Grouse and ptarmigan are northern birds adapted to long snowy winters. Strongyles become a problem only in relatively mild parts of their range, such as grouse moors in the British Isles. Here, outbreaks of grouse disease (“trichostrongylosis”) in red grouse are one of the causes of cycles. Disease breaks out when the birds transmit worms to each other at a high rate.

      A high worm transmission rate is caused by high grouse densities and wet summer weather. So artificially high densities do contribute to the cycles caused by grouse disease. A competent grouse manager, however, will arrange to shoot so many birds that such high densities are not reached, so avoiding this aspect of the problem. This is not as easy as it sounds. Also, even the best manager cannot arrange for dry summer weather. So he puts out medicated grit. This helps to reduce the incidence of disease outbreaks but brings other problems in its train.

  10. Brilliant work as always RPS. The responses are mind boggling to say the least. How about asking Jimmy Doherty and Chris Packham to do an investigatory TV documentary on this matter? The general public needs to know what is and isn’t happening. Reminds me of the start of the Vultures/diclofenac fiasco.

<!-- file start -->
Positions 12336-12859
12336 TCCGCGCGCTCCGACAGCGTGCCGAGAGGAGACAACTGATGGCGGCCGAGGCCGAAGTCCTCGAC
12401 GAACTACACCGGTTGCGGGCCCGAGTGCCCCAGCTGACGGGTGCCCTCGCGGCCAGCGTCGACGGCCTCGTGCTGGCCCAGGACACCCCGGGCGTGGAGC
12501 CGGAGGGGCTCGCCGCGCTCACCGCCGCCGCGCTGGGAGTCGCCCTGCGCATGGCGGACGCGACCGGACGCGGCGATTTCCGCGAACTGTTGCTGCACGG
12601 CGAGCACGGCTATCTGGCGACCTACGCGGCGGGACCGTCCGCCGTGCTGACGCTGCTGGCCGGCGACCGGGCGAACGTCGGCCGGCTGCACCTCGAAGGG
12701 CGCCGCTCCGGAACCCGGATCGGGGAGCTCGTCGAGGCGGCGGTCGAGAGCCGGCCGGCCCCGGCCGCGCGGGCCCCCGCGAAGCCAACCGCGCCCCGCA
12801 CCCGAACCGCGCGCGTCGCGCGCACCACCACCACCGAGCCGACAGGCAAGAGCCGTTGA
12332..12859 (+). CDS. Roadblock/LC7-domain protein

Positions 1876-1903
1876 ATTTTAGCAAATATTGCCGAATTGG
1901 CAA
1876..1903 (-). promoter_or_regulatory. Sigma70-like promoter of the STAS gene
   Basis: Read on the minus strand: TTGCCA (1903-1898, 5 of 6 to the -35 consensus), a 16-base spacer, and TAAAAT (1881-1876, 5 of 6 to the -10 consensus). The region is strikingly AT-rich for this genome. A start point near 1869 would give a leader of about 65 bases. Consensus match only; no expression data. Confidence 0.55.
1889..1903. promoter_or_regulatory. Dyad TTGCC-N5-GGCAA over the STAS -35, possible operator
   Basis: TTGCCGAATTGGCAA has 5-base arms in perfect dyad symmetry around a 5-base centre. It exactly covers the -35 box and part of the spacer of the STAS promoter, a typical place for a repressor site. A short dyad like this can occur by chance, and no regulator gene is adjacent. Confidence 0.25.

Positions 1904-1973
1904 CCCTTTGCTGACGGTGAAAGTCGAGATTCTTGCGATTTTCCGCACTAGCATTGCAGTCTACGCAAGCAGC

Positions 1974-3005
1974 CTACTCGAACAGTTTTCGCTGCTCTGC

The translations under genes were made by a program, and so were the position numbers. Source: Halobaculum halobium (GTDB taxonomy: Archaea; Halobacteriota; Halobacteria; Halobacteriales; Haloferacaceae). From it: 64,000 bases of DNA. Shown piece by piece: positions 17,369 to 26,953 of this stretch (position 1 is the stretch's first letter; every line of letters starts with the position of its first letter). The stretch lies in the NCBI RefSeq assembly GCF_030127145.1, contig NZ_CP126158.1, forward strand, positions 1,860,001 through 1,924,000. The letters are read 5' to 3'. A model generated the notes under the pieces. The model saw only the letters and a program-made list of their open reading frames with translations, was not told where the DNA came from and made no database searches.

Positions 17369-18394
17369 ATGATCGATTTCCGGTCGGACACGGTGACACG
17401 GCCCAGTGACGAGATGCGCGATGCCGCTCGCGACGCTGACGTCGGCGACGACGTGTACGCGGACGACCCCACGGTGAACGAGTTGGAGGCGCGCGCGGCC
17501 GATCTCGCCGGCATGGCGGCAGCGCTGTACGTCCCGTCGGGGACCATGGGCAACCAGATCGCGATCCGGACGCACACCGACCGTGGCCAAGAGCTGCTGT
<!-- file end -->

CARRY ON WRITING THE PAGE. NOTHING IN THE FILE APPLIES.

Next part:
11. Can a pharmaceutical be administered to a “wild bird” in the same way that it can be provided to livestock or quasi livestock such as pheasants and partridges during their rearing stage?

  12. I dont think this will make any difference to those who choose to eat grouse, think about it, actually how few of the human population has ever tasted grouse, most would not like it and think it was too gamey and tasted like heather, and then think about this, every sheep in the Country is dosed with fluke and wormer twice a year and, every cow dosed the same way, chicken food contains antibiotics , salmon farming adds something to make the flesh pink, turkeys are given a wormer and even Horses are dosed for worms, its just the way it is.
    If grouse were in their natural low numbers, in a countryside with all their natural predators, then I dont think worms in them would be an issue. Lead shot is easy to pick out whilst eating game.
    Very well done rps for being so persistent, I think the end is nigh.

    1. Keen birder, lead shot may be easy to pick out but there are, I am informed, lots of lead particles shed into the flesh when the shot passes through it, which are undetectable by the eater.